Broad Impact of Experiential Education • Kara McCrimmon

“Learning by doing” is core to experiential education. Cobscook Experiential Program’s hands-on experiences allow for reflection and skill growth, yielding academic knowledge and much more. Here’s a glimpse: Cobscook’s fall expedition focused on regional history in the 1600’s. Students explored Salem, MA to understand what led to the Salem Witch Trials; learned from the Wampanoag people about their history and experiences today; explored the economic factors driving Europeans to colonize North America; and visited Plimoth Plantation, a hands-on living history site.

Back in the classroom, we integrated language arts with this recent exploration of 1600’s history by staging a dramatic reading of Arthur Miller’s The Crucible. Learning that this play was going to be performed in St. John, NB, Cobscook students decided to raise funds for an overnight trip. They organized and ran a community pizza night, which generated enough money to travel to St. John, go out to dinner, see the play, and visit the New Brunswick museum. For some of these students, this journey included their first time dressing up to go out to dinner and a play.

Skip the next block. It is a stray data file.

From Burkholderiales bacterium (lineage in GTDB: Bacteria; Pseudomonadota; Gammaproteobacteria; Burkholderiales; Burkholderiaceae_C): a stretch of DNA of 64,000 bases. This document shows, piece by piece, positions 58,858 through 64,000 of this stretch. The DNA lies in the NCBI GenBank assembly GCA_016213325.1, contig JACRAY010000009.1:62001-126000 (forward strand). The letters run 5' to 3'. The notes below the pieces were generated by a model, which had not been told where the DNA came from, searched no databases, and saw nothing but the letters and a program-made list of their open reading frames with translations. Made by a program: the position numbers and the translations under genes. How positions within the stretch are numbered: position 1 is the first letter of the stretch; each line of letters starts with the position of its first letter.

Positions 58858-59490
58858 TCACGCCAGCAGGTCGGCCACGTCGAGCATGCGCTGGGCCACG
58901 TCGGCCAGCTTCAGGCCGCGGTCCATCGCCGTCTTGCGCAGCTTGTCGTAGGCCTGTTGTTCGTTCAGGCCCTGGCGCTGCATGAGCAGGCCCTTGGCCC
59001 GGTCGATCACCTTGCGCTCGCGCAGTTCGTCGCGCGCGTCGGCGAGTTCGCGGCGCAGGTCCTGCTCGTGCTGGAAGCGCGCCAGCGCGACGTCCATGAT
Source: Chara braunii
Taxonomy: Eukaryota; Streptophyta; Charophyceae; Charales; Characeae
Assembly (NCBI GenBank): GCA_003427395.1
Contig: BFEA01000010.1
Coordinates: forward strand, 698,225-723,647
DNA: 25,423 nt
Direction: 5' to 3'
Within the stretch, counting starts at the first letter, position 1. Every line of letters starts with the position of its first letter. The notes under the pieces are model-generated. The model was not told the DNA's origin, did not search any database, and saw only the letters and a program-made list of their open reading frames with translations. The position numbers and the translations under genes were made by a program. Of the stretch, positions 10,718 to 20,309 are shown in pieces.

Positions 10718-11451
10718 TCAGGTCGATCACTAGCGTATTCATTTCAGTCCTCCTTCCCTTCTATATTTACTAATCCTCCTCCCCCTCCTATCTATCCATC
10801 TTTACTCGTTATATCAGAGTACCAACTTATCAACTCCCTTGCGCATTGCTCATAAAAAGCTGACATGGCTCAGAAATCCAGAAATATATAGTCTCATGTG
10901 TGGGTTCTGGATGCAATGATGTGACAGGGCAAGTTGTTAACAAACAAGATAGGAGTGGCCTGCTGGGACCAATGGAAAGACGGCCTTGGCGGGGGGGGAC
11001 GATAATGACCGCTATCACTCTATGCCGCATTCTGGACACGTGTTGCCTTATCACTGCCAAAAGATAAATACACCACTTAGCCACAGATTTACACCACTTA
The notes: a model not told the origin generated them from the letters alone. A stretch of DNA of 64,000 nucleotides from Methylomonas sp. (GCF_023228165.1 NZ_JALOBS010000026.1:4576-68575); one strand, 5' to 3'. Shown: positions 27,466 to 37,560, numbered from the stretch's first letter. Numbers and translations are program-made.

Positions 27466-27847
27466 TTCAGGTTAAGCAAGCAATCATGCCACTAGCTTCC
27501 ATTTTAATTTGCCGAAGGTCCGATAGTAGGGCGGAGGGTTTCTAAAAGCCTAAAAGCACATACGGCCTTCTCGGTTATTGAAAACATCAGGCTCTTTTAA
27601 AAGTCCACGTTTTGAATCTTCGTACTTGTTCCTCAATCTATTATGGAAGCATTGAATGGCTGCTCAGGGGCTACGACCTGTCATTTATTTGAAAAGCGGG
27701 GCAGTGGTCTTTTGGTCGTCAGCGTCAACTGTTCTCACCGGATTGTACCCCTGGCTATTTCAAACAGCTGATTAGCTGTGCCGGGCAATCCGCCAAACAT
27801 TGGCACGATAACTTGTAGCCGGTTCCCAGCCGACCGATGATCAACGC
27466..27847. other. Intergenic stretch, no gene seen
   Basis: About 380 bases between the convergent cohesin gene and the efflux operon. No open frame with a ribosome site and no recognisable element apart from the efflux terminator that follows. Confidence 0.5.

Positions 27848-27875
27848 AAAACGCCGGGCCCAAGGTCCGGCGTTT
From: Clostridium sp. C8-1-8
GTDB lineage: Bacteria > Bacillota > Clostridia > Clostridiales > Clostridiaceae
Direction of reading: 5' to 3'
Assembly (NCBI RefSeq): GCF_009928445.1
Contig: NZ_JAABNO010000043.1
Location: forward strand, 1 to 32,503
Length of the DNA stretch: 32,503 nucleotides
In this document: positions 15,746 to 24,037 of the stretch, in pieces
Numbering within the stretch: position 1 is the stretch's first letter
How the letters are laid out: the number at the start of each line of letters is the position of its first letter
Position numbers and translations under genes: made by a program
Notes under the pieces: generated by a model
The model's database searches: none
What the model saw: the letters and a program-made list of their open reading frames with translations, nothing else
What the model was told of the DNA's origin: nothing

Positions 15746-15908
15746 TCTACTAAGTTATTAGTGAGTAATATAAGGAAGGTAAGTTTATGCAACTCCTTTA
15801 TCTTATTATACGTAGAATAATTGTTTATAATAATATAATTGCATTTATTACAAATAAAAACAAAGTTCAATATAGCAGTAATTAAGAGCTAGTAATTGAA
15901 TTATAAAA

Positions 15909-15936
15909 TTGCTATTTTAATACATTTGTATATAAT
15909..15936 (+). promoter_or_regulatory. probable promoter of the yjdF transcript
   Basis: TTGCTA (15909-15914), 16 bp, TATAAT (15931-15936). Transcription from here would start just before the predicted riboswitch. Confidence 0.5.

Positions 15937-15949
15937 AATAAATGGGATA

Experiential education is often characterized as occurring in the wilderness. Our recent dive into regional history, however, exemplified how experiential education can be applied to a range of subjects through hands-on explorations of culture and history, too. Through the trip to Massachusetts, reading of The Crucible, and visit to St. John, students learned not only about the history of this region, but also the valuable life skills of fundraising, organizing events, and collaboratively working toward a common goal.

The 2019-20 school year will be CCLC’s 10th year of this program and applications are encouraged from any student who wants experiential education to be core to their high school experience. For more information, click here or call 207-733-2233.